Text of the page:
COPENHAGEN (Reuters) - Around 1,300 Danes marched through Copenhagen on Wednesday in protest at a new ban on the wearing of face veils in public, accusing the government of infringing on women’s right to dress as they choose.
Denmark’s parliament enacted the ban in May, joining France and some other European Union countries to uphold what some politicians say are secular and democratic values.
The protesters, many wearing the niqab veil or the all-enveloping, body-length burqa, marched from the central, left-wing district of Norrebro to Bellahoj police station on the outskirts of the capital. They formed a human chain around the station and then marched back to Norrebro before dispersing.
Demonstrators, often with children in tow, chanted “no racists in our streets” and “my life, my choice” during the three-hour rally. No incidents were reported.
The marchers included non-niqab-wearing Muslim women and non-Muslim Danes with faces covered.
“We need to send a signal to the government that we will not bow to discrimination and a law that specifically targets a religious minority,” Sabina, 21, a niqab-garbed student, told Reuters, asking that her full name not be used.
She is one of about 150-200 Muslim women - 0.1 percent of those in the country - who daily wear either the niqab or burqa garments covering the face or the entire body. Muslims account for around 5 percent of Denmark’s 5.7 million population.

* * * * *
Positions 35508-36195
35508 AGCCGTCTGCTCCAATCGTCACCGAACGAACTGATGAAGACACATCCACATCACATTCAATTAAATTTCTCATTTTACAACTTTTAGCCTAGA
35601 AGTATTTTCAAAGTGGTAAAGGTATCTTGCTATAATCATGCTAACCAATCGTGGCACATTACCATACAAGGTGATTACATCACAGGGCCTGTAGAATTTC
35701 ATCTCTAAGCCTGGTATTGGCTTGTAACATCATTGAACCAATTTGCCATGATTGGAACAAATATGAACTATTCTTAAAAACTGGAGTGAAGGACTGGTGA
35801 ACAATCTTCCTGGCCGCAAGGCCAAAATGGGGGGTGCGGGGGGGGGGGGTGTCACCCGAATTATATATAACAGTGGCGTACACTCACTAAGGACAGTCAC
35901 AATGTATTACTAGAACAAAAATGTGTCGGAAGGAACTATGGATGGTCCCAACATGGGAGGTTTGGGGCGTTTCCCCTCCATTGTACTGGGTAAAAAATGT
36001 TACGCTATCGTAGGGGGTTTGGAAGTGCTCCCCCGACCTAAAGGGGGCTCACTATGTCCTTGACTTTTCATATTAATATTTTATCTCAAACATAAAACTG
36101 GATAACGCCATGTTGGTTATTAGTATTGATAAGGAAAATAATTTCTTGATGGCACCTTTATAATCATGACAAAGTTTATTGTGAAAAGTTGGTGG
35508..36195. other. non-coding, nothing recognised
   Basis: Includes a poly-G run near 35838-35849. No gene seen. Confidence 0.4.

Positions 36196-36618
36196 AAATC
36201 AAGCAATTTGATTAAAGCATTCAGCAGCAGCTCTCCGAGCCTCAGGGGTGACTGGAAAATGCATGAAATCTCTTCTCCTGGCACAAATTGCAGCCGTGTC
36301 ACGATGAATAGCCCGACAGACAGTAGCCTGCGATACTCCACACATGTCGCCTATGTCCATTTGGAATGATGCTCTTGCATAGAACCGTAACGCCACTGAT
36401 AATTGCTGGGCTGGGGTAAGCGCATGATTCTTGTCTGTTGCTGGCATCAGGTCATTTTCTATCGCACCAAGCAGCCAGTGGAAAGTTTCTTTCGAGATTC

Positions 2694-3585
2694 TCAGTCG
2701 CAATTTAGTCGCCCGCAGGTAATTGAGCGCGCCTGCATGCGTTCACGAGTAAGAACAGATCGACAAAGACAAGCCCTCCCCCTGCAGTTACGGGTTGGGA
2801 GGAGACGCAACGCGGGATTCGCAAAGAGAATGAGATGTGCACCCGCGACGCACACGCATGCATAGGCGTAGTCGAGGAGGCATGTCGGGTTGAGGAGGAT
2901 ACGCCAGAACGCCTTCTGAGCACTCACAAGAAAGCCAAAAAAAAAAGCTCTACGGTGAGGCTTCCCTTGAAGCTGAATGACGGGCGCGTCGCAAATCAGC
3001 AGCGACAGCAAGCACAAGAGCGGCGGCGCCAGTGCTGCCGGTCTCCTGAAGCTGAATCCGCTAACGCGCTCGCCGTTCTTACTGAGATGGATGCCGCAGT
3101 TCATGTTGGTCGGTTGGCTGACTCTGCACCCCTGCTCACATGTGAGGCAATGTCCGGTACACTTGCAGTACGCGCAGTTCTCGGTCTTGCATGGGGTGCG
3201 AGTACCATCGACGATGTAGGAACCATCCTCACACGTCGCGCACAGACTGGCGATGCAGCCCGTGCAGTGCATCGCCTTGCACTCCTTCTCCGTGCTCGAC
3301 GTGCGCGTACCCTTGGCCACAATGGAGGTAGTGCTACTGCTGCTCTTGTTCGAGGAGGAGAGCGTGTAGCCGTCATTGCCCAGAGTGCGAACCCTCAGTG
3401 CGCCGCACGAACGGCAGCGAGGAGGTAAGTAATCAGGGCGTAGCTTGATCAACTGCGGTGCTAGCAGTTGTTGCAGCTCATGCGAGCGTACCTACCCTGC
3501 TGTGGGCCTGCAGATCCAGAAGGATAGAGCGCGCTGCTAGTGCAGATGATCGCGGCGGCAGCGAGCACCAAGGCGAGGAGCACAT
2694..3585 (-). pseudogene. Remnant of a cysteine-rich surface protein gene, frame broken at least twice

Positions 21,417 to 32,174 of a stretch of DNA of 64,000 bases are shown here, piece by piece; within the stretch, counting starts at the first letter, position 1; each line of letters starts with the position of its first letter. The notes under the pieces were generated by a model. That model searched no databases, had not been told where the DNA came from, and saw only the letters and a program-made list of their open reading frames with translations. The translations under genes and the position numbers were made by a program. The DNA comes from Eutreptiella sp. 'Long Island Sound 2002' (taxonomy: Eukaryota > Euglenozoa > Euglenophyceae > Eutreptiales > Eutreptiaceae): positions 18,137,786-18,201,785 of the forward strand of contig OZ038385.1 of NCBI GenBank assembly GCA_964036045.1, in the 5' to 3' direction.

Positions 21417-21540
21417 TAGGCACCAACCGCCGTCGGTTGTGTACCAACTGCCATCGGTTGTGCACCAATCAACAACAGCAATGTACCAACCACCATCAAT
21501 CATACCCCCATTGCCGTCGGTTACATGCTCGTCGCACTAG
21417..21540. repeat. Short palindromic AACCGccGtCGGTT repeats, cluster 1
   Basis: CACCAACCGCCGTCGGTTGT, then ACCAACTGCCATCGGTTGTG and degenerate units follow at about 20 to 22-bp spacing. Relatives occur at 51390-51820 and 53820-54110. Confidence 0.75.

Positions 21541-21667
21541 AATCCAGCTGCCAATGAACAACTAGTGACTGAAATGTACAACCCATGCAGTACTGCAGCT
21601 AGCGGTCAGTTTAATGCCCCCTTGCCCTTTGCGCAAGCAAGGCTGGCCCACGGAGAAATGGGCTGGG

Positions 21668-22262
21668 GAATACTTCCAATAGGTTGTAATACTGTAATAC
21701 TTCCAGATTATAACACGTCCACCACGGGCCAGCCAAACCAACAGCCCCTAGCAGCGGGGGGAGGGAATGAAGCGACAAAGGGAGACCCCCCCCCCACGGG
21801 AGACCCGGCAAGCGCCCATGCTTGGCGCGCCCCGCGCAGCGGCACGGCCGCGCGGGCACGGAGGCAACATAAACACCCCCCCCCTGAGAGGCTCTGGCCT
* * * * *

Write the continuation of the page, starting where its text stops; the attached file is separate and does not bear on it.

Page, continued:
Under the law, police will be able to instruct women to remove their veils or order them to leave public areas. Justice Minister Soren Pape Poulsen said officers would fine them and tell them to go home.
Fines will range from 1,000 Danish crowns (121.87 pounds) for a first offence to 10,000 crowns for a fourth.
Despite its generic wording, the legislation is being widely interpreted as discriminating against Denmark’s Muslims and violating women’s right to freedom of expression and religion.
Critics, noting the tiny number of Muslim women in Denmark who actually wear a niqab, regard the law as largely a sop to increased anti-immigrant sentiment in the Nordic country.
“If the intention of this law was to protect women’s rights, it fails abjectly,” said Fotis Filippou, deputy Europe director of human rights group Amnesty International. “Instead, the law criminalises women for their choice of clothing – making a mockery of the freedoms Denmark purports to uphold.”
Police said none of the veiled protesters would be penalised since certain uses of face veils, such as to exercise freedom of speech as part of a peaceful protest, are exempt from the law.
The justice ministry explained that the ban would focus on women forced by their families to wear veils, though it has been faulted for vagueness in stipulating who would fall afoul of it.
Danish Police Union chief Claus Oxfeldt said he would have preferred more comprehensive guidance on how to enforce the ban.
“We need as thorough guidance as possible so we don’t end up in situations where (police officers) don’t 100 percent know how to act,” he said.
As an example, he was unsure whether Asian tourists wearing anti-pollution masks would be covered by the ban.
France - with the largest Muslim community in the EU - as well as Belgium, the Netherlands, Bulgaria and the German state of Bavaria have all imposed some curbs on face veils in public.
France’s controversial 2011 ban added to a broader sense of alienation felt by many Muslims and some evidence surfaced that it encouraged assaults in the street on women wearing still legal headscarves as well.
Reporting by Emil Gjerding Nielson; Editing by Jacob Gronholt-Pedersen and Mark Heinrich